No, you don’t have to look like a dork at the campground and whip out your tire covers after you park. If you’re not going to use your RV for an extended period, however, it’s recommended you cover the tires. And when it comes time to winterize your rig, check out our How to Winterize Your RV e-book for information about protecting your tires over the winter.

Tire Replacement

Tire replacement. Age before beauty.

It doesn’t matter if you enjoy driving your RV a lot, or just a little. Eventually you’re going to need to replace your tires. The last thing you want to deal with on the road is a blowout. Enough said on that subject.

Now, if your tires are older and you haven’t had them inspected in a while, then you’ll never be sure if they’re safe for a long-term trip or just a short weekend stay at the nearest campground. That’s why it’s recommended that you get your tires inspected every 90 days.

The amount of weight you’re putting on your tires could also cause your tires to wear out faster than they should. If you have an oversized load, the tires can’t handle it and will collapse under the pressure. Failing to maintain proper weight distribution can also pop the tires that are holding the most weight.

To determine whether you need new tires, you can always try the coin test. Just grab a quarter or penny and fit it into the grooves of your tires. The coin should stand straight up. If it can’t, then the treads are too worn-down to continue driving.

While there’s no hard-and-fast rule about when tires should be replaced, if they’re older than seven years then it doesn’t matter how many miles you’ve put on them, they probably need to be changed.

How do you know how old tires are? It’s actually fairly easy. All tires contain a Tire Identification Number (TIN) that identifies the week and year that the tire was manufactured. TINs start with the letters “DOT” followed by several numbers and letters. To determine the age of your tires, you’ll want to pay attention to the last 4 digits of the TIN. Consider these digits your tire’s “born-on date.” For example, if the last 4 digits of your TIN are 4210, that means that your tires were manufactured in the 42nd week of the year 2010.

Tire Type

RV tires. What’s your type?

If you’re hauling your RV behind you (as opposed to driving it), you’re going to want ST tires. Tires with an ST designation are designed for “Special Trailer” usage. Trailer tires aren’t used for steering or traction during acceleration, so traction is not a consideration. This means their tread patterns are specifically designed for low rolling resistance. However, trailer tires do have to carry a lot of weight and endure outside storage and weathering for extended periods.

The compounds in ST tires typically use more chemicals to resist UV rays and aging and may also use harder rubber than drive wheel and steering tires. It’s also important to know that ST tires are speed-rated at 65 mph under normal inflation and load conditions. If you plan on traveling more in the 65-to-75 mph range, you’re going to need to increase the inflation of your tires. But be aware, DO NOT ever increase the recommended pressure in your tires by more than 10 psi. And if the maximum pressure for the wheel prohibits the increase of air pressure, then the maximum speed for your trip is simply going to have to be 65 mph.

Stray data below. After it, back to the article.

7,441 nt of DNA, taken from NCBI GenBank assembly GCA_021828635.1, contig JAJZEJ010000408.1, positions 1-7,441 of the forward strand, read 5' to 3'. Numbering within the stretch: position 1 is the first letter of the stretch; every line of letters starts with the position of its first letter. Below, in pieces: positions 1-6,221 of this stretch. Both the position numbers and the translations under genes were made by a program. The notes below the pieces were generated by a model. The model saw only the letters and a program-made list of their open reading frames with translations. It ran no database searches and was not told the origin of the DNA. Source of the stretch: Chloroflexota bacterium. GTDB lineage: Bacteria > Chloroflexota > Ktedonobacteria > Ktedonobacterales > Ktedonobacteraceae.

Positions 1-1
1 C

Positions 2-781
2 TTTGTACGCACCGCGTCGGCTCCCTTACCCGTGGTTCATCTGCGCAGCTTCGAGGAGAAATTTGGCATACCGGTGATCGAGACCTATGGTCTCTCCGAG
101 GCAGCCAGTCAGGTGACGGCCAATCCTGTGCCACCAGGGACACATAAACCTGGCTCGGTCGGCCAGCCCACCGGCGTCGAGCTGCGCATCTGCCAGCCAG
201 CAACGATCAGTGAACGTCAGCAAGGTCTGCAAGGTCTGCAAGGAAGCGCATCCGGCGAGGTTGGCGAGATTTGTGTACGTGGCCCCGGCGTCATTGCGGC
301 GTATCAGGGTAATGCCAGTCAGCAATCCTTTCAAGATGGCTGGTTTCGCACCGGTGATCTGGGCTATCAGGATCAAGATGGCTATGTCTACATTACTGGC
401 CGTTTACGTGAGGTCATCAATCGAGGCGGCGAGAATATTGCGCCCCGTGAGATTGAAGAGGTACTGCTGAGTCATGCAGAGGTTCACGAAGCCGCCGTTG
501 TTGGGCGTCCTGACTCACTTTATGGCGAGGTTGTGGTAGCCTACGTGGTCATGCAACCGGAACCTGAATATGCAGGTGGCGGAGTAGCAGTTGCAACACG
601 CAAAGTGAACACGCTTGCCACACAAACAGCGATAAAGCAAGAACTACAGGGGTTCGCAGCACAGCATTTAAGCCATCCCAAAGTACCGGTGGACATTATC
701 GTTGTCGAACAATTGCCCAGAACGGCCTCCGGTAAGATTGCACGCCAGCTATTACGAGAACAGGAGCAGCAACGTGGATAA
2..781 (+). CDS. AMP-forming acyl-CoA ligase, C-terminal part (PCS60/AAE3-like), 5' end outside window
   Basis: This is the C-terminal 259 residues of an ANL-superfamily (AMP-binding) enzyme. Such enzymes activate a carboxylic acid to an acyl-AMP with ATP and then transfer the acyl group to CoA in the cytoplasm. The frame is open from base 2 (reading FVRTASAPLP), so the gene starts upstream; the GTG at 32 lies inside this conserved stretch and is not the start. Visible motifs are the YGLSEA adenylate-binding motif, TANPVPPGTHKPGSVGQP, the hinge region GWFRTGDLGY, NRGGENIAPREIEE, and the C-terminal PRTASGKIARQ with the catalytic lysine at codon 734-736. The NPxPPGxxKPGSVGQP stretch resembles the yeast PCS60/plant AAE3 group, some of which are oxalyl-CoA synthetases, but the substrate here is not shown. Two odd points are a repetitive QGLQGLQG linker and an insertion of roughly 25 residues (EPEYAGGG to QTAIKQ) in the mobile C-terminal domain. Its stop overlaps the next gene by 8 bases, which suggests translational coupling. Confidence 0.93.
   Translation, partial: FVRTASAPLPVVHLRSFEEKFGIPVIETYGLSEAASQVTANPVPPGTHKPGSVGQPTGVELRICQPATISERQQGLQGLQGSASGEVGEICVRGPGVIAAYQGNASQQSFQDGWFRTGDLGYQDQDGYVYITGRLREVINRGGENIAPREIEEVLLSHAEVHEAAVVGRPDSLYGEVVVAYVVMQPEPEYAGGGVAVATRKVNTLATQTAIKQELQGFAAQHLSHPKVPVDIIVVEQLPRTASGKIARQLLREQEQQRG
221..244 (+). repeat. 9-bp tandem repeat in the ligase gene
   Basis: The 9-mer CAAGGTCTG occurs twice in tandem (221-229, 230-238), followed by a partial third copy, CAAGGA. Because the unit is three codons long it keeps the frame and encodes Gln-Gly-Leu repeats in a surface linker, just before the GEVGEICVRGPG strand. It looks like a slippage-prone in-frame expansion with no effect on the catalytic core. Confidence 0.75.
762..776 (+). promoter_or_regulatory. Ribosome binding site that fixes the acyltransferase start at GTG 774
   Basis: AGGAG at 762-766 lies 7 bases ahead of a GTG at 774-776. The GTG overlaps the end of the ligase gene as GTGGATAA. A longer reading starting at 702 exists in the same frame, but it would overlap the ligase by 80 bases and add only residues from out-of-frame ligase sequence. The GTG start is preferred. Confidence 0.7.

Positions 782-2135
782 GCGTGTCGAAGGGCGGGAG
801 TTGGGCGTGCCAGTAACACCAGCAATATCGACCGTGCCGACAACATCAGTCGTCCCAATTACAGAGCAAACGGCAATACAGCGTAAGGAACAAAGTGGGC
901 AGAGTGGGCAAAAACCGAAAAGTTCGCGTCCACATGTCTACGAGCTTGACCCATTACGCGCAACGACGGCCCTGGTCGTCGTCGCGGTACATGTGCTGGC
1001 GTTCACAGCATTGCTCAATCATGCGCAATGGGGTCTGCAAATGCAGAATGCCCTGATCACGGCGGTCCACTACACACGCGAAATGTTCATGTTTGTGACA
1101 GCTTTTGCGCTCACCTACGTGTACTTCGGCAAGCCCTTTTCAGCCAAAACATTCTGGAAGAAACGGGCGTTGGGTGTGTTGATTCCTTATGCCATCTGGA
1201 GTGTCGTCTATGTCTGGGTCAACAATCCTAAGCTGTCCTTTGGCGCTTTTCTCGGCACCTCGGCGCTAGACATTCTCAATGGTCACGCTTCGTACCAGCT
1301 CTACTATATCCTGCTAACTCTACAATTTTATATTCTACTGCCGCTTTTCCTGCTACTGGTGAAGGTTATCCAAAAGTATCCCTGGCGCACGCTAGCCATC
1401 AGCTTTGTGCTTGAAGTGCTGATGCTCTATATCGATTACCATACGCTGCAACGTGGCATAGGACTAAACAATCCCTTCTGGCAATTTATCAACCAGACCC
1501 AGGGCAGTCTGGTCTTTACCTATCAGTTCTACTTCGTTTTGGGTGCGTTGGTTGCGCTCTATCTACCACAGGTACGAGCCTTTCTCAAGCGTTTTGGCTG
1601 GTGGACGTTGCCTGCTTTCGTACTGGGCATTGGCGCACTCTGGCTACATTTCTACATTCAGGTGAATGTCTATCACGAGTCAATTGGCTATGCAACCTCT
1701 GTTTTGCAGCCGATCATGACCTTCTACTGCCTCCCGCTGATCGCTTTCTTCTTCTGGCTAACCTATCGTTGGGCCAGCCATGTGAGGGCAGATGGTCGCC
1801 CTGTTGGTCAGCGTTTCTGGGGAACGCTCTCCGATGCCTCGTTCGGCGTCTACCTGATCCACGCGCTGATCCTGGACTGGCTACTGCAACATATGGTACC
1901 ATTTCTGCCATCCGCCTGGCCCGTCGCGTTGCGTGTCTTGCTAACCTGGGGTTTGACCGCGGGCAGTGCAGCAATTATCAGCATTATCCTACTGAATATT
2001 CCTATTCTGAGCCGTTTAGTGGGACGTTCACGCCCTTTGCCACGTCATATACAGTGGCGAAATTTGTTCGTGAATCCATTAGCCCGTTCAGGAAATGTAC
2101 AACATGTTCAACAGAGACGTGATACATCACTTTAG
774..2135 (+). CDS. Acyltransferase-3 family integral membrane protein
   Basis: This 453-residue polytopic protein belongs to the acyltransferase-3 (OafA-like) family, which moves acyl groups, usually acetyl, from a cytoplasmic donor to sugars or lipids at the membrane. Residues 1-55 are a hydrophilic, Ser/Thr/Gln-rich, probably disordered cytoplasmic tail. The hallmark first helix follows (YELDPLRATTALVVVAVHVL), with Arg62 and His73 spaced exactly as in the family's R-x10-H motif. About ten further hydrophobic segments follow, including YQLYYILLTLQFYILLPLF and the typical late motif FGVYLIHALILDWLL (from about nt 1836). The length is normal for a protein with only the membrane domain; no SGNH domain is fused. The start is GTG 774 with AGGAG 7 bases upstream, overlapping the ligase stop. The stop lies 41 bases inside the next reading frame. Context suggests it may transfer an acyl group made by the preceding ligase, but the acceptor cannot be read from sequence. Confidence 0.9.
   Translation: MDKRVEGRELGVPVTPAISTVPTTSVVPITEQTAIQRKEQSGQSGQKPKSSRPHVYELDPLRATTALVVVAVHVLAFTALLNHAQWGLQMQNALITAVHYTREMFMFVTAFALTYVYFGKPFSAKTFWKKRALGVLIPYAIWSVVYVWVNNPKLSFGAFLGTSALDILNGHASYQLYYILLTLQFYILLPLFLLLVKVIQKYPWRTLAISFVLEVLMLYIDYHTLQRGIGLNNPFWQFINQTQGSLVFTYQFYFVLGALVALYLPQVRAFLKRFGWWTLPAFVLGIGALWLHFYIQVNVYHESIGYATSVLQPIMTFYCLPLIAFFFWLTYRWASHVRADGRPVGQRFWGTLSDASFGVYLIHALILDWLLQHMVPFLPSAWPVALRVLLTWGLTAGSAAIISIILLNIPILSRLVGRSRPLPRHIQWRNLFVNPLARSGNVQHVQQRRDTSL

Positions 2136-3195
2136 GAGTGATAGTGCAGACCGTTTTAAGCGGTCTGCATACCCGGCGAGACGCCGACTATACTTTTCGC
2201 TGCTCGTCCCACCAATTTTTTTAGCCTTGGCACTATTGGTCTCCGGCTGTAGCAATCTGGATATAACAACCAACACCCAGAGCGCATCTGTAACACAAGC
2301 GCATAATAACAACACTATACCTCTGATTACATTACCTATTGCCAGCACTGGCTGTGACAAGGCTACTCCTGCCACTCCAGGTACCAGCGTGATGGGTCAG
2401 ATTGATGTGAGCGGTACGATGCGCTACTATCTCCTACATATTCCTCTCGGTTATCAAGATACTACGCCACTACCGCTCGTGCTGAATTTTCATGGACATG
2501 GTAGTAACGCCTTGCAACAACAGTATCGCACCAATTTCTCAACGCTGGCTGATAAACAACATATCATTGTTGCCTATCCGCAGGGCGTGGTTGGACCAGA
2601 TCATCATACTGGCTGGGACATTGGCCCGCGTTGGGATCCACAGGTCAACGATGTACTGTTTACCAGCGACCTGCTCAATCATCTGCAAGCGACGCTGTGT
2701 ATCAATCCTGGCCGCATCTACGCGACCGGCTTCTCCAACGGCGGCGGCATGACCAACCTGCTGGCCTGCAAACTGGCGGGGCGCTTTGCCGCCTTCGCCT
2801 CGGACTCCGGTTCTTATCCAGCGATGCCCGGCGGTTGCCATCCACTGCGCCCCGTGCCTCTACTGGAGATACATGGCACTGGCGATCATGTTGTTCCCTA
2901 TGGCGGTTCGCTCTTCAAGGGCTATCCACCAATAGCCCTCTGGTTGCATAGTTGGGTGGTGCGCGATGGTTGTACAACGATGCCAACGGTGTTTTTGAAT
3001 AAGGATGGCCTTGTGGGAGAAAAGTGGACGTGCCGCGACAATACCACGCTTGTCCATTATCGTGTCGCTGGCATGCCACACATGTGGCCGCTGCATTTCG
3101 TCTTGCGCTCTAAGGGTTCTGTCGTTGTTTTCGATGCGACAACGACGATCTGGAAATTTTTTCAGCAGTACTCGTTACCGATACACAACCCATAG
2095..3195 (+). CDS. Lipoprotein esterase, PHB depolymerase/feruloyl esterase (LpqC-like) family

Class A, B, and C RVs are more likely to use LT-metric (light truck metric) tires. In many cases, a straight-rib highway tire will work best on the front of your RV. This type of tread has the lowest rolling resistance and best wear. If you plan to drive only in mild weather and on good roads, straight-rib highway tires at the rear will also give the best mileage and fuel economy.

Tire Price

Money makes the tire go ‘round.

It’s been said that price is what you pay, but value is what you get. Just consider what kind of savings you would get if you didn’t have to buy new tires every three years and instead got five years’ worth of safe service out of your tires.

We’ll not go into any price specifics in this e-book, since pricing always changes, but prices for a good tire can run from around $180 per tire all the way up to almost $350 per tire. That’s for Class A, B, and C motorhomes. If you’re pulling a travel trailer, prices are lower. Trailer tires can run from around $60 per tire to $200 per tire. If you’re looking for some of the best deals, however, you may want to consider buying your tires from one of the following:

RV Rallies—Tire vendors will attend these rallies, and you can go from one to the next asking what their prices are.

Costco or Sam’s Club—Of course, you have to be a member, but the cost of that compared to what you can save is negligible.

Truck Tire Dealer—Generally truck tire shops have the widest selection of tires that will work with RVs, since trucks and RVs tend to use the same kinds of tires.

Big Retailers—Shops like Walmart, Sears, Discount Tire, and others may be worth checking out as well.

Camping World—Of course one of the biggest names in RVs has tires.

Conclusion

Before you roll.

If there’s just one thing to leave you with when it comes to RV tires, it’s this: don’t skimp. Tires keep you safe, they keep the other drivers around you safe, and in the end, they also keep the large investment you made in your RV safe.

We hope you’ve found this Togo RV Guide helpful. If that’s the case, please share it with your RVing friends, and be sure to tell them how Togo helps you get where you’re going safely.